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Mobile measurement firm Tenjin, which works for numerous indie and mid-size mobile game publishers, said its survey showed that 39% of mobile advertisers, or two in five, said Apple’s privacy moves hurt their revenues in 2021.
In a poll of 302 mobile advertisers (mobile game publishers and other app makers) with Growth FullStack, Tenjin found that 75% said that Apple’s changes put the future of their businesses at risk. And 55% said that mobile marketing was more difficult in 2021 than in the previous year.
Last year, Apple modified the opt-in procedures for its Identifier for Advertisers, which mobile game and app companies used to track the effectiveness of ads. By making the opt-in more visible, the bulk of users opted out not to be tracked. As a result, user-acquisition campaigns were no longer easy to do and advertisers could no longer target consumers with precision.
At the time, many big game companies in the U.S. and United Kingdom said early last year that they were not suffering big impacts as Apple prioritized privacy over targeted ads with iOS 14.5 in April 2021. It took time for the impact of the changes to become clear, but eventually companies realized that many users were opting out of being targeted. This was a “seismic change” for mobile advertising, Tenjin said.
Roman Garbar, chief marketing officer at Tenjin, said in an interview with GamesBeat that it is hard to predict how growth will proceed in 2022, but he doesn’t expect any dramatic improvement in mobile game and app revenues.
The launch of iOS 14.5 in April 2021 saw the removal of user-level and device-level data for users who opt out of sharing it and pushed the industry towards Apple’s new SKAdNetwork framework for attribution on iOS. Designed as a more privacy-focused approach to campaign measurement, SKAdnetwork made it extremely challenging for mobile marketers to track real-time performance and campaign delivery.
Almost all (91%) of advertisers were already using apple’s SKAdNetwork data for attribution, although only 58% rated the performance of those campaigns as good or better. And 59% of respondents increased their spend on Android and decreased their spend on iOS, with only 27% shifting budgets in the opposite direction.
The survey, which was done in January, also said 84% expressed concern that Android would implement similar changes in 2022 to those introduced by Apple in 2021. (However, Google has since announced that its Privacy Sandbox would be implemented over time.”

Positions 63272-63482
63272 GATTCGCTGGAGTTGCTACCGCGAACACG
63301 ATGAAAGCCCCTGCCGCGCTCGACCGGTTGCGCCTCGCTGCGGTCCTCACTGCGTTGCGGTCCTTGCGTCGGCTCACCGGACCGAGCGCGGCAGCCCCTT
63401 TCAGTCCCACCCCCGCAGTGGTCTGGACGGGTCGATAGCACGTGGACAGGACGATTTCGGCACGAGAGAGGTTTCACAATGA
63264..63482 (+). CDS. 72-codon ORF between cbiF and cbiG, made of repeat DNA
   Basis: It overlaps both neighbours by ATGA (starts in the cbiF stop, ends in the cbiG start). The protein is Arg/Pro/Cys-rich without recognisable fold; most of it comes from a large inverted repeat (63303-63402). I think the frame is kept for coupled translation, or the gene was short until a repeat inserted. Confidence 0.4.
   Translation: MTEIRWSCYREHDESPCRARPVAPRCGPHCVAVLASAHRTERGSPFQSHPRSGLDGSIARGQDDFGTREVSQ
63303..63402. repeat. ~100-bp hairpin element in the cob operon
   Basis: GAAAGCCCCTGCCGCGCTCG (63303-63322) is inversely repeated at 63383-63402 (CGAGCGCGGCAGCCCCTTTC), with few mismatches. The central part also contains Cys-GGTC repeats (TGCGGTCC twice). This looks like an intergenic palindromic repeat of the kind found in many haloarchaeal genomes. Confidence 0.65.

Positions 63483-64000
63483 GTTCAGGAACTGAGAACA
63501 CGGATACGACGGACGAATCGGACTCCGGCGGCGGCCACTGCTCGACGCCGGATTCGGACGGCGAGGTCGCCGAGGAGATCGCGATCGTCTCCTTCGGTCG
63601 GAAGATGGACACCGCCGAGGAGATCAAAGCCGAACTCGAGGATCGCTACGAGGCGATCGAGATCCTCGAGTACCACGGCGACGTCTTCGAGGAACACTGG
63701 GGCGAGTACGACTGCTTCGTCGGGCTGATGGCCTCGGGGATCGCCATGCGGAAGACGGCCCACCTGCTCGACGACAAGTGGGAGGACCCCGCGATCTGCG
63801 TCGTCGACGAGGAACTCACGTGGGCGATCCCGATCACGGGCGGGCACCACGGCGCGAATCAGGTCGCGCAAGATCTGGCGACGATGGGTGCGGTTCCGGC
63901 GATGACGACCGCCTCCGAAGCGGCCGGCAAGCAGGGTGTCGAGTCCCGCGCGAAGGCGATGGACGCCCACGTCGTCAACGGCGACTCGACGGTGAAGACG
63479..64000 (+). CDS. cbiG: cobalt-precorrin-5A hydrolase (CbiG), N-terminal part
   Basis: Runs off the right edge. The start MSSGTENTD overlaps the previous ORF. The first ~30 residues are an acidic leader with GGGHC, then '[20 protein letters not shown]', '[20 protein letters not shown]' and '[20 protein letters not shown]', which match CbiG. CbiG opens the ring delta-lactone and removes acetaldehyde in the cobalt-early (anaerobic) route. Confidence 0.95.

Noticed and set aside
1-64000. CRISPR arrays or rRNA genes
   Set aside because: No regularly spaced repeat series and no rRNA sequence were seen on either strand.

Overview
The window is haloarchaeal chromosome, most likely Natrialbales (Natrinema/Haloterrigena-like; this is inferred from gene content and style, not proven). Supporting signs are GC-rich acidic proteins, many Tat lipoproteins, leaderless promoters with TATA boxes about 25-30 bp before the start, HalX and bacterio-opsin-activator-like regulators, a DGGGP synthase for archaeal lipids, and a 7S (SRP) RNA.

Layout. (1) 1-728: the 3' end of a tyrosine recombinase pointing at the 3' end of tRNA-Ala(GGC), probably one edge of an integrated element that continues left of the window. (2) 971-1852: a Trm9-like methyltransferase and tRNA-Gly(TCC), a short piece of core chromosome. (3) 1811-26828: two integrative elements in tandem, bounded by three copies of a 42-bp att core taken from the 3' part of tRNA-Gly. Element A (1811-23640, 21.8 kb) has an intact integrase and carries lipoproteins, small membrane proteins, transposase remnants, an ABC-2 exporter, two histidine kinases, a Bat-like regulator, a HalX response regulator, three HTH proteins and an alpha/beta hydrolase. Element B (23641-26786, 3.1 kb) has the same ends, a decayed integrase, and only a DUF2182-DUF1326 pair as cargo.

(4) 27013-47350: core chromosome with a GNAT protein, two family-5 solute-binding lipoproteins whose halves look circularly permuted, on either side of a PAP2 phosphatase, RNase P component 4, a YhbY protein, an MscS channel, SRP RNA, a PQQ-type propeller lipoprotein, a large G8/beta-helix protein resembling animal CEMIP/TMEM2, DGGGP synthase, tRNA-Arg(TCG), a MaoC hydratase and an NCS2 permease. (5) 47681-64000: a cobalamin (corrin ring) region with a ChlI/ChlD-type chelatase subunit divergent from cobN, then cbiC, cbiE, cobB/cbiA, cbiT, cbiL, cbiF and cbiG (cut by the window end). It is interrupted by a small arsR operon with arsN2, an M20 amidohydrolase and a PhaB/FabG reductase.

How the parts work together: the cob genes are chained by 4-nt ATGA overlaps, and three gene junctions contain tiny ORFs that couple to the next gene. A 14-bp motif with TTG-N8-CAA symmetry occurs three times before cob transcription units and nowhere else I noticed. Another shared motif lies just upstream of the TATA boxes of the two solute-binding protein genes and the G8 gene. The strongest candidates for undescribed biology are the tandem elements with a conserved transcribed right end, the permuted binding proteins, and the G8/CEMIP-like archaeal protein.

“2021 was a difficult year for mobile marketers,” said Christopher Farm, CEO of Tenjin, in a statement, “The introduction of app tracking transparency on iOS accelerated the trend of budgetary shift from iOS to Android and, while the launch of iOS 15 in September 2021 was better news for advertisers as it gave them direct access to all SKAdNetwork data, it’s clear that they are still getting to grips with how to use it effectively.”
He added: “While almost everyone we spoke to was worried Android would follow Apple’s lead, there are positive signs that, although Google’s Privacy Sandbox has been expanded to mobile, Android will offer some respite by taking a more gradual approach. However, the privacy-first direction of travel is set and, with more work to do to adjust to changes on iOS, marketers must continue to adapt.”
Garbar said he predicts that advertising budgets will continue to shift to Android as it is still easier to target consumers on Google’s platform. Google is working with its partners more and isn’t implementing the changes for a while, Garbar said.
He noted that a number of mobile game companies were obviously fearful about their future because they decided to sell themselves to other companies. Zynga, for instance, is being acquired by Take-Two Interactive for $12.7 billion and Glu Mobile sold itself to Electronic Arts for an enterprise value of $2.4 billion. Garbar acknowledged it is hard to figure out why a company’s revenues dissipate, but he believed IDFA changes get a share of the blame.
The research fieldwork took place with 302 companies with no known affiliation to Tenjin or Growth FullStack between January 17 and January 26 2022, and was conducted by Atomik Research, an independent creative market research agency that employs MRS-certified researchers and abides to MRS code. The full findings of the research will be published as an industry whitepaper in May 2022.
Tenjin has about 30 people.
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